Radiohead / The King Of Limbs (Archives, 2011)

(p.s. 2021: Well, that last bit turned out to be wishful thinking. But I still really like that Phil Selway album.)

Welcome to a good minor Radiohead album. King Of Limbs is smaller in size — eight songs in 37:29 — but it’s also smaller in ambition. Even in comparison to the last release, there’s no “Nude” or “Reckoner” or “15 Steps”. To be fair, I’d guess that’s the point: you don’t find that level of sonic grandeur or pugilism in The King Of Limbs because they weren’t trying to put it there.

If so, then good on Radiohead. I’d rather get an album that’s minor by design and size than one that backs into the adjective through overextended, underfulfilled aims (e.g., Hail To The Thief). Related, the restraint in the arrangements show how amazingly comfortable these guys appear to be (for a real band) in working toward an ultimate effect, even if that often involves someone sitting out.

More Simmer Than Boil

“Open your mouth wide,” Yorke instructs on the well-chosen opener, “Bloom”. Proceedings commence with some by-now trademark elements: a little keyboard riff that blurs and cycles around, alongside a typically semi-contorted drum loop. Where we’ve been trained to expect an explosion of guitar, there is none, but some processed trumpet gives the track some added distinction. Nice.

If there is a naturalistic theme running through the set (going by various titles and occasional lyrics), a hint of it runs through “Bloom”. Loops and echoes built to create an overall effect, reminiscent of how much of nature is diligent repetition and variation of a basic DNA instruction to make a flower, or tree, or coat of fur.

Colin Greenwood and Philip Selway stand out on “Morning Mr. Magpie”. I hear this drum part, and I either have heightened respect for Selway as a guy who could make this and also make his much different self-titled debut from last year … or I feel sorry for him as the guy who’ll have to someday try to replicate two tracks of high-hat by himself onstage. On a disc with very little conspicuous guitar, “Magpie” does get a lithe, prodding guitar figure, but the percussion and the various riffs from Colin Greenwood carry the day as the song progresses.

Where we’ve been trained to expect an explosion of guitar, there is none, but some processed trumpet gives the track some added distinction. Nice.

Speaking of Hail To The Thief, “Little By Little” does recall that slinky riff of “There There”. And aside from a buildup of click-clackish percussion as the end nears, its the third track in a row that opts for the simmer or low boil over anything close to a full-on assault.

Even at a svelte eight songs, The King Of Limbs does (like many of us) sag a bit in the middle. There’s just not much in “Feral” beyond a nice piece of atmosphere, while “Codex” is a piano-based piece that gets an assist from some horns but doesn’t set itself apart from (or above) its few cousins in the Radiohead songbook. In between those, “Lotus Flower” does approach more of a conventional sound than most of the album, and both the more structured melody and more consistently intelligible lyrics make it an obvious candidate for that video.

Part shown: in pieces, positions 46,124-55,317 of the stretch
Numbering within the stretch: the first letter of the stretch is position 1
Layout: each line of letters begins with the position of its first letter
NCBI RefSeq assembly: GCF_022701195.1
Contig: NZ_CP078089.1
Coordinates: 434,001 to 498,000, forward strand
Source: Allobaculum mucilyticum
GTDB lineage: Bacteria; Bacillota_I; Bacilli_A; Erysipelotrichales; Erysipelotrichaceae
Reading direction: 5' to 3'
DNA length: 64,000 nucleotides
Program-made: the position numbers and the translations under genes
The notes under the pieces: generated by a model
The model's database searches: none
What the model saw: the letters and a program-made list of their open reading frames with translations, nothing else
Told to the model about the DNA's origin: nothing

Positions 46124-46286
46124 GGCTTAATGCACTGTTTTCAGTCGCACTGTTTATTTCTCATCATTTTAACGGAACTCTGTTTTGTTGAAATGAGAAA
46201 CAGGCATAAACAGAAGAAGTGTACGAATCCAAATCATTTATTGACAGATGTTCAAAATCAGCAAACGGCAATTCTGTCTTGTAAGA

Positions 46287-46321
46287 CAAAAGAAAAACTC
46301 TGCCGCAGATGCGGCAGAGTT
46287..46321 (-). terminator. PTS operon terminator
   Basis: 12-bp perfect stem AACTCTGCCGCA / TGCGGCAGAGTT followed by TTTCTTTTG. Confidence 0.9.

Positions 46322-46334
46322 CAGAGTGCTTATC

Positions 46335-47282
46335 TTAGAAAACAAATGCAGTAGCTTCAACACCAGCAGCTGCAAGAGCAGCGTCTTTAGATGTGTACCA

And Then …?

An unfutzed-with six-string acoustic gives what is for this disc a radically organic sense to “Give Up The Ghost”. That soon becomes a typically expertly layered yet still quiet Radiohead track, getting its message across more with sound than articulation. Real nature sounds begin the track, while manmade ones approximate bird tweets and flaps of wings at its end.

Maybe it’s just me, but they use that maneuver again in the closing “Separator”, which feels more like a beginning or a fresh start, rather than the end of the day for this set. Its mix is less dense, with guitars warbling grace notes to limn some set of branches where birds are in casual conversation. Don’t get me wrong, I’m not saying it’s anywhere close to Mary Poppins all in here. However, with Yorke’s “if you think this is over, then you’re wrong” and then “wake me up, wake me up,” repeated with a minimum of angst at the close, you can’t avoid the feeling that sights are already set on what’s next.

So to take that and run with it, is this perhaps the first in a pair? I could buy it as a part one, or even a sort of prelude to something within the next year, given its size and the aforementioned lack of world-conquering riffs and dynamics. Its charms, such as they are, are more subtle; even “Codex” has grown on me a bit with a couple more listens. But if this is the album for another two or three years, then it’s no masterpiece, but it’s decent, well crafted, and an effective change of pace.

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